How Trump Has Made Theresa May’s Brexit Deal an Even Tougher Sell
British Prime Minister Theresa May has refuted President Trump’s warning that the U.K. “may not be able to” trade with the U.S. after Brexit.
“The political declaration we have agreed with the EU is very clear that we will have an independent trade policy so that the UK can sign trade deals with countries around the world — including with the US,” says a 10 Downing Street statement released on the “Brexit Facts” blog Tuesday.
“We have already been laying the groundwork for an ambitious agreement with the US through our joint working groups, which have met five times so far,” it added. “The US Trade Representative also issued a call for views from the public on a future UK-US free trade agreement earlier this month.”
President Trump’s comments make May’s scramble to get her Brexit deal passed through Parliament even more difficult. The chance to increase bilateral trade with partners like the U.S. was key to the Leave campaign’s argument that the U.K. should withdraw from the EU.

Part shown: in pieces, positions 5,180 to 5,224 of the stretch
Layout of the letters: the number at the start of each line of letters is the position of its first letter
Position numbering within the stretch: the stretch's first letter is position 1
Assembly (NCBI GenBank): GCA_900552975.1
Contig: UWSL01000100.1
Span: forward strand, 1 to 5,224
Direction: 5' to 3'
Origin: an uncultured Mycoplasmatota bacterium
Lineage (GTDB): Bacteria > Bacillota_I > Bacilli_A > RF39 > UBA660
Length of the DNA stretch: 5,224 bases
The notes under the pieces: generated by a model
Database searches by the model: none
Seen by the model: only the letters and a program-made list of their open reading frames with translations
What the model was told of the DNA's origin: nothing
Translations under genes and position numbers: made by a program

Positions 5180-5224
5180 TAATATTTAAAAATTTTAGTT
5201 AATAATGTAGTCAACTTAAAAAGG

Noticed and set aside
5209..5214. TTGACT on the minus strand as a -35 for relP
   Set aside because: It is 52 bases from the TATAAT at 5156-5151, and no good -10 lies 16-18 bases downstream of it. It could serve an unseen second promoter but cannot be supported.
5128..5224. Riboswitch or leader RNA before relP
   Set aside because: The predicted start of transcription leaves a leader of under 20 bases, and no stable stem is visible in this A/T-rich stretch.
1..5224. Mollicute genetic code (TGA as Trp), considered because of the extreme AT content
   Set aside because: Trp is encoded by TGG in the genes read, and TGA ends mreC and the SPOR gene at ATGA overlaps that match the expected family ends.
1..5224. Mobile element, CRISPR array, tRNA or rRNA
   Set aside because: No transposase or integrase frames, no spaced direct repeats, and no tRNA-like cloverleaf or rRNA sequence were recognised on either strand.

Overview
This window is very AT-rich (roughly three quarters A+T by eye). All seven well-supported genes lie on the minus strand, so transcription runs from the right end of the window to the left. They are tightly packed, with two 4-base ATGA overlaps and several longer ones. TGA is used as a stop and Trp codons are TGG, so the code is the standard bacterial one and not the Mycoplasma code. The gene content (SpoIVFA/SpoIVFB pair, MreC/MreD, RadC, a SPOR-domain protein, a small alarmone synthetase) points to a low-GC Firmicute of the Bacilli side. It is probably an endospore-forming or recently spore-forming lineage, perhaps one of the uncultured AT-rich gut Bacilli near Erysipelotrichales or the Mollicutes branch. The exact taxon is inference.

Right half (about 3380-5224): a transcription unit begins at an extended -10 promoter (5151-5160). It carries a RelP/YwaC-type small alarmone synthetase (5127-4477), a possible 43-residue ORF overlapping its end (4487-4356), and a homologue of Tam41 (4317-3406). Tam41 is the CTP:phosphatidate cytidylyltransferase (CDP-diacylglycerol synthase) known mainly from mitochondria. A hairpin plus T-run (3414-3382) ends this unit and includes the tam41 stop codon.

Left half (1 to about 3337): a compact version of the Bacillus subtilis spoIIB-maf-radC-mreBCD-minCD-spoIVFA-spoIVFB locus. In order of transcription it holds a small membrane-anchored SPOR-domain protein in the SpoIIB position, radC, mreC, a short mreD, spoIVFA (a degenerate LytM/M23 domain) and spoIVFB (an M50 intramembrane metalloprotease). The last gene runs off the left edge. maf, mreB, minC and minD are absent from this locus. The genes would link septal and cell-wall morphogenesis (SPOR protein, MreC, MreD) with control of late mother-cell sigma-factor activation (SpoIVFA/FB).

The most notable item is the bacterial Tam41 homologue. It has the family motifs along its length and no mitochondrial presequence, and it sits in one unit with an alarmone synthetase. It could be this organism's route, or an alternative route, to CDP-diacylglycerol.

Trump said the Brexit deal sounded “like a great deal for the EU” — hinting heavily that it would, in turn, be bad for the U.K., which is scheduled to withdraw from the EU on March 29, 2019. The proposed deal allows for a transition period, which could last until December 2022. During that transition, the U.K. will maintain all its current commitments to the E.U., including financial contributions, but lose its representation — and its vote and influence — in the EU Council and Parliament.
EU leaders have signed off on the deal, but May faces an uphill battle getting it through the U.K. Parliament. The announcement of the deal was met with a string of high-level resignations in the British government, including Brexit Secretary Dominic Raab. Currently, there is no clear majority support in the U.K. Parliament, which is divided into multiple warring factions over Brexit.
The House of Commons is scheduled to vote on the Brexit deal on December 11th.